But not for me

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Photo by Edmund Cardoni

Some plants are just untouchable, iconic. Lilacs are among those plants. They’re immortalized in poetry, like “When Lilacs Last in the Dooryard Bloom’d.” Or glorious in cities, as in Rochester’s lilac festival or New York’s Cloisters.

Yet, I removed two large lilacs from my property within two years of moving in, and I was reminded why yesterday when two of my work colleagues came to me with their lilac problems. (I have a totally undeserved reputation as the gardening question go-to in the office.) One told me she’d had a lilac that had never bloomed in maybe 10 years. The other wondered why her lilac had bloomed profusely some years and this year she had maybe one or two blooms at most.

For the one whose had never bloomed, I have only one solution—get rid of it. Ten years is way too long to wait for any plant. But to both of them, I confessed that I was not a big lilac fan, at least for my garden. They really need full sun, which is why I could never figure out why two of them had been planted in an east-facing, tree-shaded position by the previous owners. They were lanky and sad. I now have the type of plants that work well for that position, including a few hydrangeas, which I far prefer as hard-working summer shrubs.

Lilacs bloom gloriously for a week or so and then revert to undistinguished small-leafed shrubs for the rest of the summer and fall. There isn’t too much space for that in a small garden like mine. They make more sense in a big country or suburban garden. Writer Andrew Keys recommends Korean Spice Viburnum as a possible substitute that provides the scent, and doesn’t need as much sun. I wouldn’t know about that plant, but I love the viburnums I do have.

Sometimes I yearn for the romance and fragrance of lilacs. Luckily, there’s a festival an hour down the road. And my friends’ lilacs, like the one above.

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Elizabeth Licata

Elizabeth Licata has been a regular writer for  Garden Rant since 2007, after contributing a guest rant about the overuse of American flags in front gardens. She lives and gardens in Buffalo, N.Y., which, far from the frozen wasteland many assume it to be, is a lush paradise of gardens, historic architecture, galleries, museums, theaters, and fun. As editor of Buffalo Spree magazine,  Licata helps keep Western New Yorkers apprised about what is happening in their region. She is also a freelance writer and art curator, who’s been published in Fine Gardening, Horticulture, ArtNews, Art in America, the Village Voice, and many other publications. She does regularly radio segments for the local NPR affiliate, WBFO.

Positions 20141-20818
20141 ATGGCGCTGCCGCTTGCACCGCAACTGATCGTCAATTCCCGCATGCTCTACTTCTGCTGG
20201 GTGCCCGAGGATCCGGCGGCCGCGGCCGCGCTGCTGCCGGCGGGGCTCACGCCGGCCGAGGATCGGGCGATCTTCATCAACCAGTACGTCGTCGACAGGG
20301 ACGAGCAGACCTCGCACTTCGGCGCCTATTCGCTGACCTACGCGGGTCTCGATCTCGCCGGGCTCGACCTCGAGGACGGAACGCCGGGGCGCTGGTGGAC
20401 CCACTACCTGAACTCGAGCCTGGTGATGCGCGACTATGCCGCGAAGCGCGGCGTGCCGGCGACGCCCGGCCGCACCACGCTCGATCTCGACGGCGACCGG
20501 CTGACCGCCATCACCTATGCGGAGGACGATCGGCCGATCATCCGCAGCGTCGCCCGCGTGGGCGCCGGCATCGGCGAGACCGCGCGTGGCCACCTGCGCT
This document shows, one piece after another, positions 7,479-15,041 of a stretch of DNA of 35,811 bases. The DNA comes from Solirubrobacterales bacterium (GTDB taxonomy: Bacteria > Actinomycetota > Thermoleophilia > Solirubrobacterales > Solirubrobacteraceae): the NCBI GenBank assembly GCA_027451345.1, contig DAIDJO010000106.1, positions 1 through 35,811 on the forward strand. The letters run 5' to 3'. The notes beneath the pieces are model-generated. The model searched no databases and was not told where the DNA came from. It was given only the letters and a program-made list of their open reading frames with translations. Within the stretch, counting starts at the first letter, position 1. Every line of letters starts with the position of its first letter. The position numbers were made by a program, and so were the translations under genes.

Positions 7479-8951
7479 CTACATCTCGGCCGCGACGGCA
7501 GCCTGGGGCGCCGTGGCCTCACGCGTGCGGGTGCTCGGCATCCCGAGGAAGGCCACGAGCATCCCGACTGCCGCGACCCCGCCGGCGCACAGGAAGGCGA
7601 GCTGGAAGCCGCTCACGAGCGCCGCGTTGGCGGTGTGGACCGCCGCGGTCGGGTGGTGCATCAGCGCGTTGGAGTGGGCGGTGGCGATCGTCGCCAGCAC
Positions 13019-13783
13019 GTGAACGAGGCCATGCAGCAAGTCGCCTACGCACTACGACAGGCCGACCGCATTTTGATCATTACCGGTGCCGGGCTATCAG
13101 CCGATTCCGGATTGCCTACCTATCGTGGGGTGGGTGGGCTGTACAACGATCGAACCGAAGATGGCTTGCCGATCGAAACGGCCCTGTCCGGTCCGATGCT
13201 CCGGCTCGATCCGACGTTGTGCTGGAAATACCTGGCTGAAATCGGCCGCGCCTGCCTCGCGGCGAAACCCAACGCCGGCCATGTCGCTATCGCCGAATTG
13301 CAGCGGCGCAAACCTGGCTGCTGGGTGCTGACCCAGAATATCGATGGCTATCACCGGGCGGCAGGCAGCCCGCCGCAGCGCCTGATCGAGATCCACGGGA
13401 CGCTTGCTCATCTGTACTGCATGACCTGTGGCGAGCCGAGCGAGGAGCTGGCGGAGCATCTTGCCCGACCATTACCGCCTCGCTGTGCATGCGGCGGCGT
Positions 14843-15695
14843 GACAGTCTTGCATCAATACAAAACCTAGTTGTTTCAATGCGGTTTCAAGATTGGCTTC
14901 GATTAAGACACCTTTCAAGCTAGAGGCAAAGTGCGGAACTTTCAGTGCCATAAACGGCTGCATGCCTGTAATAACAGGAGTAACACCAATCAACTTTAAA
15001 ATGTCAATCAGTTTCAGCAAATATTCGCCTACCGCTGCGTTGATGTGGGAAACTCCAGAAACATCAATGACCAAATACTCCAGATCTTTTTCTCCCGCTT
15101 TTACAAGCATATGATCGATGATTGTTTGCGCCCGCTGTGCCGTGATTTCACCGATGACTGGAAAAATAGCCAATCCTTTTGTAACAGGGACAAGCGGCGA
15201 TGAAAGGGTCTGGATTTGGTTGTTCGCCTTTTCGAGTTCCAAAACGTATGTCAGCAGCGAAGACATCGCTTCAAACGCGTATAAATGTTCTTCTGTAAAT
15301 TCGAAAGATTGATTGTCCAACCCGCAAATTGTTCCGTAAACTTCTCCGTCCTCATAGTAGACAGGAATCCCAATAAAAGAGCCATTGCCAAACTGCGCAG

Licata is involved with Garden Walk Buffalo, the largest free garden tour in the US and possibly the world,and has written the text for a book about Garden Walk. She has also written and edited several art-related books. Contact Elizabeth: ealicata at yahoo.com

8 COMMENTS

  1. I have fond memories of lilacs from growing up in western NY, but now that I live in Washington, DC all the lilacs I see are covered with mildew by mid-summer.

  2. As a little girl in Nebraska, I would walk to school along the high school foot ball field that was surrounded by lilac bushes. My teachers were showered with bouquets of them that I broke off on my way.
    Here in central CA. they are stingy bloomers and reward me with mildew all summer long. I shovel pruned them about 3 years ago and they still insist on sending up suckers.

  3. My next door neighbor also has a Lilac that has not bloomed in several years, the reason though is that her mow and blow guy prunes it down to little stubs in January, thereby removing the blooming wood. They cannot be convinced that the time to prune (if needed at all) is directly after the blooms fade even though mine can be seen blooming away every year. You should see what they do to Loropetalums.

    • Yikes! There is definitely a pruning madness among many US gardeners. “When do i cut it back?” is the most frequently asked question.

  4. I used to love lilacs, but now I’m meh about them. The only one in my yard was an old fashioned one that mildewed in August. It’s been whacked to the ground in anticipation of its replacement, a ‘Perfect Purple’ flowering crab.

  5. They do well here in Kansas; and as long as you select varieties with a little resistance, mildew is not generally a problem. The biggest issue is that many years their bloom time coincides with a late snow or ice storm, ruining the S. vulgaris hybrids.

    My favorites are the recent National Arboretum releases; ‘Betsy Ross’ is an okay white, ‘Declaration’ is a deep purple to die for!

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